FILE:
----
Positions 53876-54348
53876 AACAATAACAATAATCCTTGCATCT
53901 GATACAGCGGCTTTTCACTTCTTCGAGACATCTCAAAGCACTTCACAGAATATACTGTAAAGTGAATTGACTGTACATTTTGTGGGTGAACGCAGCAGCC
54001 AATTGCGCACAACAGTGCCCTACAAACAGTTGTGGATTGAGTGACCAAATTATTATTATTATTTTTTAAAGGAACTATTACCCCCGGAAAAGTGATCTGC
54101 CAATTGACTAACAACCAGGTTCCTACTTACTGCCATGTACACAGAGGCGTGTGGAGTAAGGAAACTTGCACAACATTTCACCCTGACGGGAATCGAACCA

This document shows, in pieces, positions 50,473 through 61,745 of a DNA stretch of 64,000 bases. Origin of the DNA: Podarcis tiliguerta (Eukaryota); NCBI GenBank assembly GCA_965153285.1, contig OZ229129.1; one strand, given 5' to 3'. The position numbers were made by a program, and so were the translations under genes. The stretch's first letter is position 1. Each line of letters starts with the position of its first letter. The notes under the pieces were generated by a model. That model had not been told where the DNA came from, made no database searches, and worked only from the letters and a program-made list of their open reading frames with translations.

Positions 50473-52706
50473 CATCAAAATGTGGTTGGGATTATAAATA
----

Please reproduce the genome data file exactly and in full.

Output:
Positions 53876-54348
53876 AACAATAACAATAATCCTTGCATCT
53901 GATACAGCGGCTTTTCACTTCTTCGAGACATCTCAAAGCACTTCACAGAATATACTGTAAAGTGAATTGACTGTACATTTTGTGGGTGAACGCAGCAGCC
54001 AATTGCGCACAACAGTGCCCTACAAACAGTTGTGGATTGAGTGACCAAATTATTATTATTATTTTTTAAAGGAACTATTACCCCCGGAAAAGTGATCTGC
54101 CAATTGACTAACAACCAGGTTCCTACTTACTGCCATGTACACAGAGGCGTGTGGAGTAAGGAAACTTGCACAACATTTCACCCTGACGGGAATCGAACCA

This document shows, in pieces, positions 50,473 through 61,745 of a DNA stretch of 64,000 bases. Origin of the DNA: Podarcis tiliguerta (Eukaryota); NCBI GenBank assembly GCA_965153285.1, contig OZ229129.1; one strand, given 5' to 3'. The position numbers were made by a program, and so were the translations under genes. The stretch's first letter is position 1. Each line of letters starts with the position of its first letter. The notes under the pieces were generated by a model. That model had not been told where the DNA came from, made no database searches, and worked only from the letters and a program-made list of their open reading frames with translations.

Positions 50473-52706
50473 CATCAAAATGTGGTTGGGATTATAAATA